I think that Dennis Johnson took a different approach to this story than he did a lot of the others in the collection. The first and most obvious is it’s longer. There seems to be more character development here in that the author lets us in on more of his life and shows us more than one anecdote in the characters sad and pathetic, confusing life. This time it’s a recovering substance abuser, so we have the focus shifted from the mind being clouded and confusing to the mind being crazy and the narrator unreliable. I didn’t feel like the characters who we knew for a fact were under the influence were nearly as frustratingly unreliable as this narrator was. But then the question is asked, is the narrator crazy? Or does he just identify with the people in the home? There were some great lines I liked, particularly, “”They made God look like a senseless maniac…His head was like a fifty-pound Brazil nut with a face. You and I don’t know about these diseases until we get them, in which case we also will be put out of sight.” and the closing “All these weirdos, and me getting a little better every day right in the midst of them. I had never known, never even imagined for a heartbeat, that there might be a place for people like us.”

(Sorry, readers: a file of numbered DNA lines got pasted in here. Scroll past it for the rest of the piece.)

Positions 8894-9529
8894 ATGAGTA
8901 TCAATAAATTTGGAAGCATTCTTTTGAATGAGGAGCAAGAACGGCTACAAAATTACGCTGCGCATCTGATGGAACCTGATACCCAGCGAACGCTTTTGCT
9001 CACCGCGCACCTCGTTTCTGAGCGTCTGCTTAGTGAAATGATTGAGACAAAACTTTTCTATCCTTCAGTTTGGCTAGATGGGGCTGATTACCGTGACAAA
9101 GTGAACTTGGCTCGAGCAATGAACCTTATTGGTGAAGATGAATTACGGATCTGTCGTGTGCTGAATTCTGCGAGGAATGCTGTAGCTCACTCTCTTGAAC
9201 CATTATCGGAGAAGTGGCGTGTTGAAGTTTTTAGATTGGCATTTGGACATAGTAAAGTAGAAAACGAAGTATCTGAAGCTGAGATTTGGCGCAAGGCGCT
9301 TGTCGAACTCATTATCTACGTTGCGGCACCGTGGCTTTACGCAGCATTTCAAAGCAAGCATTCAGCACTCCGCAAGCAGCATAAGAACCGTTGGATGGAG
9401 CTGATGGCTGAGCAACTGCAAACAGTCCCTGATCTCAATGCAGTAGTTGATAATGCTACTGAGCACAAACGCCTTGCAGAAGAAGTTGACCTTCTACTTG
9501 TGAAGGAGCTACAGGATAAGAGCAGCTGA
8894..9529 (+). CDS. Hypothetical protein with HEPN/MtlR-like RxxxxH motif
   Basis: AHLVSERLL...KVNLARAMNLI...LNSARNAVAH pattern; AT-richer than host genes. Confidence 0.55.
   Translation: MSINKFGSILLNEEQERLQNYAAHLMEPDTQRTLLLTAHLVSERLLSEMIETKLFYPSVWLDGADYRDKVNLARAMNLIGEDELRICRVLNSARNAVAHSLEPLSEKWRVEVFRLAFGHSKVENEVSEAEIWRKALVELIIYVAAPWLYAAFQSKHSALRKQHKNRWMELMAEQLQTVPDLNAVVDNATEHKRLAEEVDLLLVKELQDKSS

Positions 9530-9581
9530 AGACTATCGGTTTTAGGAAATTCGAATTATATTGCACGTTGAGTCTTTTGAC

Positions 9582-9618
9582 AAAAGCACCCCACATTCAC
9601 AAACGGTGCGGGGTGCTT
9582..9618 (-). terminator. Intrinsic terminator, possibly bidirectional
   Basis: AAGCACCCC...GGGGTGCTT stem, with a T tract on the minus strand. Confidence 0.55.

Random thing I noticed that kept me curious: He always referred to the midgets daughter as her “little girl” or “little daughter”, always little, yet he didn’t really focus much on the fact that the woman was a little person.